Despite the sudden cold and the thick snowdrifts, Gem continued to follow Ira around the ranch. When it was too deep for Pala to move around easily, Gem trudged after him on snowshoes, her rabbit fur coat wrapped around her. Her mother had taken to schooling her in front of the stove after the snow made the road to her school impassable.
As the winter lengthened, Ira saw more and more evidence of starvation amongst the wild animals. Every morning, he saw more and more coyote tracks. Sometimes he discovered the remnants of a kill made during the night, the snow reddened with blood, and spotted with tufts of rabbit fur. But these finds became fewer and farther apart as the months went on. There simply weren’t enough rabbits.
Ira ate breakfast and dinner up at the Evans’ home. When he’d first arrived, Mrs. Evans often made a stew with hot rabbit meat or roasted a wild turkey over the coals. As the months passed, Mr. Evans’ trips to town became more infrequent. They resorted to eating salted meat and other preserved foods. Ira checked the traps every morning and sometimes they were lucky enough to catch a rabbit. But not often.
Ira paused to stomp the snow off his boots before knocking on the Evans’ door, a clump of letters in his other hand. As he waited for someone to open the door, he faced the horse pasture, watching Pala and Mr. Evans’ riding horse groom each other. The sun glinted brightly off the snow and he had to shield his eyes.
“Ira?” Mrs. Evans stood in the doorway, an apron around her waist. She was the opposite of her husband and Gem: squat and heavy.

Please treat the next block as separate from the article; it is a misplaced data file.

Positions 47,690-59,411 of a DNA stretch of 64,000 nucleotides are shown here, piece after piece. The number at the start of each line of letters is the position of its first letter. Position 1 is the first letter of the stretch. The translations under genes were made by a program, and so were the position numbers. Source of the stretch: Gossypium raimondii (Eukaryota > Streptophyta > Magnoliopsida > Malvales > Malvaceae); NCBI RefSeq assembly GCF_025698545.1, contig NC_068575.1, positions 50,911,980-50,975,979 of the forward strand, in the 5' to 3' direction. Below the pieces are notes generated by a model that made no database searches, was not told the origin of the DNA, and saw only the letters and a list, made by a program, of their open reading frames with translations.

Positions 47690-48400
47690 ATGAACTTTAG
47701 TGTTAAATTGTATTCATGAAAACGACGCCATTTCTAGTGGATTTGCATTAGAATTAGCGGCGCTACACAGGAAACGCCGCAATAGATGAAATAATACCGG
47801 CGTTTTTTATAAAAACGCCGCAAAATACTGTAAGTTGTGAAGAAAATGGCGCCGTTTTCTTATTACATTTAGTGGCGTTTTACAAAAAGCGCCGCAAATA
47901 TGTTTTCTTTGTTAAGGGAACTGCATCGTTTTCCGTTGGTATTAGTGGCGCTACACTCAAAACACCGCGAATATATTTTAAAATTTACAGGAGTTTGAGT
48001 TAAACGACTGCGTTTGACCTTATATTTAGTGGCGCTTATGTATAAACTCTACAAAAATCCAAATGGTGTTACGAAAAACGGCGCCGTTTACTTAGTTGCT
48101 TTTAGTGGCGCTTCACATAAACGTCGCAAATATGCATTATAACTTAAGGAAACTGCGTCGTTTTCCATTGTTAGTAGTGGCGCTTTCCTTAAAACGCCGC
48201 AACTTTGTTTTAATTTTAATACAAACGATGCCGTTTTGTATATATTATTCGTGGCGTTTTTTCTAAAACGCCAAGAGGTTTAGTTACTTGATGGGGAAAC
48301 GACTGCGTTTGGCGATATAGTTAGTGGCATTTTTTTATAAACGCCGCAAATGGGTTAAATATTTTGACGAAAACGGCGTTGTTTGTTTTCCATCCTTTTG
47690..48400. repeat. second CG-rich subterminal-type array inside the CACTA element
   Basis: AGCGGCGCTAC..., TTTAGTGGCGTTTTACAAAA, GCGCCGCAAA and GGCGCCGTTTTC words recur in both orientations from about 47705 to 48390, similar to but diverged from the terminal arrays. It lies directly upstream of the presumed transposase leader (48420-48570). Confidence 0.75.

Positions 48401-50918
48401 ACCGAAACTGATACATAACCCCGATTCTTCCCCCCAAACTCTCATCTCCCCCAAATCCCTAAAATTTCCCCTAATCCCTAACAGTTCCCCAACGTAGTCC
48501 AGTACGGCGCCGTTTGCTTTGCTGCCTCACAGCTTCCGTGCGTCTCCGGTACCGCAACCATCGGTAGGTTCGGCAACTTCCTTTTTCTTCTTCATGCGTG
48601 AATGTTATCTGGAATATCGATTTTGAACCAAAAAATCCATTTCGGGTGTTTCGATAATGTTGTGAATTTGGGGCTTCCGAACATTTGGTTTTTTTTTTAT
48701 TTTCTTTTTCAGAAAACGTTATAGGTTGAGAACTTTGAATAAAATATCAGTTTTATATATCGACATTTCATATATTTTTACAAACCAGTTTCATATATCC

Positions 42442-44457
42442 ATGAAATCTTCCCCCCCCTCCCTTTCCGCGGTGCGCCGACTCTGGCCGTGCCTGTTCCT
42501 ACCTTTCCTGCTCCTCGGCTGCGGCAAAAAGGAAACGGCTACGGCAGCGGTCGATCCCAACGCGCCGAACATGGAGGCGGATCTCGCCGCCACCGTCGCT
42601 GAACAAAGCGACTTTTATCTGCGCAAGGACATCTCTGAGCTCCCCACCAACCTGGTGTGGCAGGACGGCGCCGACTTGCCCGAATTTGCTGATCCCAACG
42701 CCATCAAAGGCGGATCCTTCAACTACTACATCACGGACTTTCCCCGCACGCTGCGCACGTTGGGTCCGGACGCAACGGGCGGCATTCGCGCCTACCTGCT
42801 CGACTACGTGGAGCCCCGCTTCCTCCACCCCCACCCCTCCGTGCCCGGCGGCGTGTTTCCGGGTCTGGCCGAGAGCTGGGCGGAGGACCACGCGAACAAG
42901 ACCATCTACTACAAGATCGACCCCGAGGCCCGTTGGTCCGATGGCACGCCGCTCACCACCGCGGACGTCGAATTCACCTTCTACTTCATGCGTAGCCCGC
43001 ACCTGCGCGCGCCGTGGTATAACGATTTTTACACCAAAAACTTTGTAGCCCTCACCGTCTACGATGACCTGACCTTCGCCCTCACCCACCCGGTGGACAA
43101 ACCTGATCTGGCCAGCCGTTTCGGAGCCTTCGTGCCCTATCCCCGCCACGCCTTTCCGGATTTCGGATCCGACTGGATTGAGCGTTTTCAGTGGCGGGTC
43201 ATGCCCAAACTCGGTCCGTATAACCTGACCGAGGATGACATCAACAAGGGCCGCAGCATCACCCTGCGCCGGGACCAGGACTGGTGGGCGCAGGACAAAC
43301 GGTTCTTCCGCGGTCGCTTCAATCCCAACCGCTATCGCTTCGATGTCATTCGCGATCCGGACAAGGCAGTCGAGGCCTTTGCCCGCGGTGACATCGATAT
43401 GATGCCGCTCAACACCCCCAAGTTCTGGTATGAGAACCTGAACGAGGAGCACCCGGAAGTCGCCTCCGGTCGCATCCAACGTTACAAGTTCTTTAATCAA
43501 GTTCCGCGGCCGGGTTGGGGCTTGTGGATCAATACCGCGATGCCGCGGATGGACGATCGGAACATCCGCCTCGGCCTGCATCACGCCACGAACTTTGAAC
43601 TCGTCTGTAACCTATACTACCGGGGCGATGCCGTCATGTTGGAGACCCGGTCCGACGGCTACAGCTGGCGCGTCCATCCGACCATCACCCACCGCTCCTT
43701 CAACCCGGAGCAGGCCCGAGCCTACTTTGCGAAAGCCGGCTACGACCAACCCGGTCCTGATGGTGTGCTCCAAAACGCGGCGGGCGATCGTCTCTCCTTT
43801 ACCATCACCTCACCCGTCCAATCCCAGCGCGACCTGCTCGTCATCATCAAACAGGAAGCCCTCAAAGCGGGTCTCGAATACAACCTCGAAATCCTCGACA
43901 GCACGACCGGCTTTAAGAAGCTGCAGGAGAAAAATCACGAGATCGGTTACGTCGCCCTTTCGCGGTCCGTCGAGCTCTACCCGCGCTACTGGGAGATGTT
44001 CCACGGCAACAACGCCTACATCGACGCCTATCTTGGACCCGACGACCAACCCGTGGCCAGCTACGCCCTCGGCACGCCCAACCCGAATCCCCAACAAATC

“I just wanted to add these to the basket you have,” he said, holding up the letters.
She motioned him inside. Gem was sitting in a wooden chair beside the stove, a small slate in her lap and a piece of chalk in hand. She smiled when she saw him.
“Don’t know when we’ll be able to get to town to post these,” Mrs. Evans said, taking Ira’s letters and putting them in the too-full basket. “Hope your family isn’t worrying too much about you.”
“It’s not them I’m worried about,” he said. “It’s my fiancée.”
Mrs. Evans gave him a peculiar sort of look. “That is different then.”
“How many letters did you write Anna this week?” asked Gem, appearing at Ira’s side.
“Go and practice your letters, Gemma,” said Mrs. Evans. To Ira she said, “Are you warm enough in the barn?”
“Let me see if we have an extra wool blanket for you.”
When Mrs. Evans left, Ira turned to Gem, who still staring at him expectantly. “You should do as your mother tells you.”
“She’s not my mother.”
“That’s not a nice thing to say.” Ira frowned.
Gem returned to the chair and picked up the slate and chalk. “She’s not my mother.”
“Then who is?”
“My mother’s dead,” she replied, eyes back on her work. “I like her, but she isn’t my mother.”
Mrs. Evans returned and handed him a thick blanket. “It has a few moth holes in it, but it should keep you warmer.”
Ira thanked her and with a nod at Gem, headed back to the barn.